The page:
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Why good design is the key to business growth

“Good design is good business,” IBM founder Thomas J. Watson famously proclaimed to a group of Wharton business students back in 1973. The wise words of this sharp businessman proved to be prophetic. When Watson took over as IBM’s chief executive in the late 1950s, he was determined to put his stamp on IBM through modern design. He quickly hired Eliot Noyes, a renowned architect and former curator of industrial design at New York’s Museum of Modern Art, as the company’s design consultant, who promptly set out to instigate an aesthetic revolution in the world of corporate America. His overarching goal? To make IBM internationally recognizable based on a single, cohesive aesthetic. Noyes wanted to take IBM from beyond the realm of economics and into the realm of culture, to situate the business not as a vendor selling products but as a work of art with cultural significance.

“In a sense, a corporation should be like a good painting,” Noyes wrote. “Everything visible should contribute to the correct total statement; nothing visible should detract.”

IBM was the first pioneer to embark into this brave, new world, and proved to be tremendously influential. In the 21st century, design is now an absolutely crucial element of every business’ strategy. Virtually every major corporation and enterprise in today’s world — from Apple to Disney to Starbucks — situates itself in the IBM design legacy, using design as a core tool to express brand personalities and values. Here is how excellent design can dramatically improve your business.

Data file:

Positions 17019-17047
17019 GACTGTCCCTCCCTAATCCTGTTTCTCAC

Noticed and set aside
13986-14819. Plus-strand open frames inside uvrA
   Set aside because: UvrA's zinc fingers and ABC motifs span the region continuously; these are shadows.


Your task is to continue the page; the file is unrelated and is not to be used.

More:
Recognition. We’re guessing that if you see a green-and-white siren inside a green circle, you would probably immediately think “Starbucks,” even if the brand name was nowhere in sight. Similarly, you are probably inclined to automatically associate a large golden “M” with McDonald’s, while a black-and-white minimalist apple likely invokes thoughts of a Mac computer, ipods, ipads and range of other Apple products. Blue-and-white “G” and “E” typed out in vintage cursive letters immediately denotes General Electric, while the Nike swoosh instantaneously procures images of athletic apparel. The bottom line is that highly effective design will instantly garner your brand more recognition, which in turn enhances the visibility of your brand. Investing in high-quality brand and logo design today will inevitably pay off tomorrow.

Improved Communication. High-quality design facilitates more effective communication between your brand and your customers, and is subsequently a powerful form of advertising. For example, Apple has invested millions of dollars into crafting the perfect aesthetic. Today, the brand is internationally recognized for the sleek, simple, and elegant feel of both its products and its stores. The brand’s stark minimalist aesthetic is part of its signature and helps to convey brand values and personality to customers. This brand personality helps consumers to connect with a brand; they not only connect with a product on a utilitarian or economic level, but also on an emotional and cultural level.

Differentiate. The bottom line is that a unique and powerful aesthetic will help your products and your brand to stand out. Consider this: Roughly 75 percent of all consumer purchases are impulse purchases, and consumers typically make these decisions on a whim, most often in 20 seconds or less. A product that boasts excellent design will stand out from all other products, subsequently giving your brand the competitive advantage.

Quote Source: http://www-03.ibm.com/ibm/history/ibm100/us/en/icons/gooddesign/

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